Under the Federal Arbitration Act, a court may confirm an arbitration award "[i]f the parties in their agreement have agreed that a judgment of the court shall be entered upon the award made pursuant to the arbitration . . . ." 9 U.S.C. § 9. The Court must confirm the award unless it vacates, modifies, or corrects the award pursuant to 9 U.S.C. § 10 or 9 U.S.C. § 11. Id. "Federal courts may vacate an arbitration award only upon a showing of one of the grounds listed in the Federal Arbitration Act, or if the arbitrator acted in manifest disregard of law." Apex Plumbing Supply, Inc. v. U.S. Supply Co., Inc., 142 F.3d 188, 193 (4th Cir. 1998). The situations permitting a court to vacate an arbitration award are found at 9 U.S.C. § 10(a), which provides:

In any of the following cases the United States court in and for the district wherein the award was made may make an order vacating the award upon the application of any party to the arbitration—
(1) where the award was procured by corruption, fraud, or undue means;
(2) where there was evident partiality or corruption in the arbitrators, or either of them;
(3) where the arbitrators were guilty of misconduct in refusing to postpone the hearing, upon sufficient cause shown, or in refusing to hear evidence pertinent and material to the controversy; or of any other misbehavior by which the rights of any party have been prejudiced; or
(4) where the arbitrators exceeded their powers, or so imperfectly executed them that a mutual, final, and definite award upon the subject matter submitted was not made.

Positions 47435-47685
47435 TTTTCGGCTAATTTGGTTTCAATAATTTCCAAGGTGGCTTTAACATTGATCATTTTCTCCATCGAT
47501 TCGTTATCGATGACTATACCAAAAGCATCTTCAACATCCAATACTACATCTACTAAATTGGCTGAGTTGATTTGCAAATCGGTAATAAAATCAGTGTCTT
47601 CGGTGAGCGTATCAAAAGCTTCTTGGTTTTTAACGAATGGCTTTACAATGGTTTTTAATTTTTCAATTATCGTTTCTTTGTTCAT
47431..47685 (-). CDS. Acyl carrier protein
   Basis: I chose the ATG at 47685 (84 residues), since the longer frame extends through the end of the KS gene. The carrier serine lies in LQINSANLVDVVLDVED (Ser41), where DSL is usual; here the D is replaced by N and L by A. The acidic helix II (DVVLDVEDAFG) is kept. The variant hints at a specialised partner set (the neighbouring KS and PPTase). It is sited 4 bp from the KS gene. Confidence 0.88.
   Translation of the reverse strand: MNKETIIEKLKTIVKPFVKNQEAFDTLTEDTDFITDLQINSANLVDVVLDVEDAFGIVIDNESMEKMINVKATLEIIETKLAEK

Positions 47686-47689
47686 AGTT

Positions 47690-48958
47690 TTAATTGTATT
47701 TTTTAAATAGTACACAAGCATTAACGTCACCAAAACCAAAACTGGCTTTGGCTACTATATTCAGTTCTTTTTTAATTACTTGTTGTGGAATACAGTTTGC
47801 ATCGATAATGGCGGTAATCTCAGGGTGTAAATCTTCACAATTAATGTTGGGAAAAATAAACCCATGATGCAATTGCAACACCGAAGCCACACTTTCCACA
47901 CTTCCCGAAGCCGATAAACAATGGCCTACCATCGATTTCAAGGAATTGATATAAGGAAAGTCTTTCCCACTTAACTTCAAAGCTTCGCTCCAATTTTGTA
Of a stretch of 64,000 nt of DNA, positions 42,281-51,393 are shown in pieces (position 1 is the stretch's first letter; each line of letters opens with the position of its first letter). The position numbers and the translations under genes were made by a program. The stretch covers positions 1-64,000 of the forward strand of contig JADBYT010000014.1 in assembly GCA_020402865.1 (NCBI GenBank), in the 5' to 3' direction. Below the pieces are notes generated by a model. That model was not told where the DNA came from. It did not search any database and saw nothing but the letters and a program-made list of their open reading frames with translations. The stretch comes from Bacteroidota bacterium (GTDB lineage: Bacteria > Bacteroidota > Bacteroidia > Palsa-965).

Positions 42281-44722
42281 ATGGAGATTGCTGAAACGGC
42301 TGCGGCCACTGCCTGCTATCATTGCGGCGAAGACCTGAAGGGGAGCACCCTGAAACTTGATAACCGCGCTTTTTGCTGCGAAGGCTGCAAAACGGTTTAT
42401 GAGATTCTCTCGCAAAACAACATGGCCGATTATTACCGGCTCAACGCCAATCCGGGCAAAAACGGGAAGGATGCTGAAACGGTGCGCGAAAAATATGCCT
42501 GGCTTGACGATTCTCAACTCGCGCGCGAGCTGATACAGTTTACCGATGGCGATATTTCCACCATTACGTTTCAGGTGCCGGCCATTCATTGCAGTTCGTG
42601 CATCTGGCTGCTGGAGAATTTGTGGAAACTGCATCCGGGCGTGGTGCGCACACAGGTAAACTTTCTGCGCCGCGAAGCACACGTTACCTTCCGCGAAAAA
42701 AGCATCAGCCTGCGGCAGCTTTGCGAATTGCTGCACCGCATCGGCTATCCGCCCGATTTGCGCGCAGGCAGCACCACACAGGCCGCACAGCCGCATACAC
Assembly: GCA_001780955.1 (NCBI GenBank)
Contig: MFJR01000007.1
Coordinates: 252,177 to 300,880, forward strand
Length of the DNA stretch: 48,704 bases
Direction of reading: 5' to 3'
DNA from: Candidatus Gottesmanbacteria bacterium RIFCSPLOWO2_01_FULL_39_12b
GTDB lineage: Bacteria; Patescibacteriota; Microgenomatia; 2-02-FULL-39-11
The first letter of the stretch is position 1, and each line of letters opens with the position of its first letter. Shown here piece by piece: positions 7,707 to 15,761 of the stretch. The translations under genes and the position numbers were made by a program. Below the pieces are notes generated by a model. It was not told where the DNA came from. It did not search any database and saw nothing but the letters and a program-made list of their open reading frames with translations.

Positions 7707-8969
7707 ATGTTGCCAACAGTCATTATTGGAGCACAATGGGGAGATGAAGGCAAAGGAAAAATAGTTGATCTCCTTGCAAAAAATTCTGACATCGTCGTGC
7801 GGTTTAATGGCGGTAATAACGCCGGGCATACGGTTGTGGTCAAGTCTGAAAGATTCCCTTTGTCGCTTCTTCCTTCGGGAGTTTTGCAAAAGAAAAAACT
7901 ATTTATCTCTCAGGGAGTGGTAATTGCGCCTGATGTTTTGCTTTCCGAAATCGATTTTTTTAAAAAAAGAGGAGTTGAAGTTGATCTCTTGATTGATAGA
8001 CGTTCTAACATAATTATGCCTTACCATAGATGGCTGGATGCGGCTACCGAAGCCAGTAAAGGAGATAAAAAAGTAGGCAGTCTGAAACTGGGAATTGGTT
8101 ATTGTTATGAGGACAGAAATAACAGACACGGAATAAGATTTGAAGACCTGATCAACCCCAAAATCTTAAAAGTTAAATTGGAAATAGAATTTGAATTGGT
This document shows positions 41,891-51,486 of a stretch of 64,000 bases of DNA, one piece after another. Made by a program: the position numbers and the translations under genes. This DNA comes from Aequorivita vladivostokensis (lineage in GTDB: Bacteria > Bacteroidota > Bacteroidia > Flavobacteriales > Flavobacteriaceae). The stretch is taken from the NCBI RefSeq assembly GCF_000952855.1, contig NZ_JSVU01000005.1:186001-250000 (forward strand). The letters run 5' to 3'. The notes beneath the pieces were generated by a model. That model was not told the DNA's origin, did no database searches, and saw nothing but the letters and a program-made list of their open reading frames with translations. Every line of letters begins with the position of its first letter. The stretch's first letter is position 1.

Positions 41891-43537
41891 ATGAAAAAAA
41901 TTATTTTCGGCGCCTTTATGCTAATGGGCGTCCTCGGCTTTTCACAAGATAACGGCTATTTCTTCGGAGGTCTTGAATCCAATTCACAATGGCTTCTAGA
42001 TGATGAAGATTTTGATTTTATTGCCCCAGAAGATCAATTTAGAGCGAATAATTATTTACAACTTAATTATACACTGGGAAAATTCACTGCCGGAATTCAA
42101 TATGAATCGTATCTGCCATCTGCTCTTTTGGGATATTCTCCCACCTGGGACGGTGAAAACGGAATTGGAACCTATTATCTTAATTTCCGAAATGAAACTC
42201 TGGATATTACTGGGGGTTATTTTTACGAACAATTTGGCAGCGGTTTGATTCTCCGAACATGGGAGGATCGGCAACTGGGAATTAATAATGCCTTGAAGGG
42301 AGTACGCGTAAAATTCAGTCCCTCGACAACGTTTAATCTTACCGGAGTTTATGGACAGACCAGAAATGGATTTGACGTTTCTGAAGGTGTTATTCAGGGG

9 U.S.C. § 10(a).

"The exceptions to confirmation of awards are strictly limited to avoid frustrating the fundamental purpose of arbitration, i.e., quick dispute resolution and avoidance of the expense and delay of court proceedings." Jih v. Long & Foster Real Estate, Inc., 800 F. Supp. 312, 317 (D. Md. 1992). In essence, the Court's role in reviewing an arbitrator's decision is "to determine only whether the arbitrator did his job)—not whether he did it well, correctly, or reasonably, but simply whether he did it." Wachovia Sec., LLC v. Brand, 671 F.3d 472, 478 (4th Cir. 2012) (internal quotation marks omitted) (quoting U.S. Postal Serv. v. Am. Postal Workers Union, 204 F.3d 523, 527 (4th Cir. 2000)).

Here, "[t]here has been no showing of the narrow grounds listed in the FAA for vacatur of the arbitration award, nor is there any suggestion that the arbitrator acted in manifest disregard of the law." Choice Hotels Int'l, Inc. v. Jai Shree Navdurga, LLC, No. DKC 11-2893, 2012 WL 5995248, at *3 (D. Md. Nov. 29, 2012). And there is no basis to question the validity of the parties' arbitration agreement. The Arbitration Award makes clear that the parties had agreed to arbitration of disputes before the AAA in their September 23, 2013 agreement. ECF No. 1-1 at 1. The Award also explains that Plaintiffs and the AAA case administrator made extensive efforts to communicate with and serve Defendants, including by sending an overnight FedEx package with copies of documents in the arbitration record, and that Defendants nonetheless failed to respond or appear. Id. at 2.

The Court notes that it has jurisdiction over this matter because the parties are diverse and the amount of the arbitration award for which Plaintiff seeks confirmation exceeds the jurisdictional minimum for diversity jurisdiction. See 28 U.S.C. § 1332(a); see also Jai Shree Navdurga, LLC, 2012 WL 5995248, at *1, *3.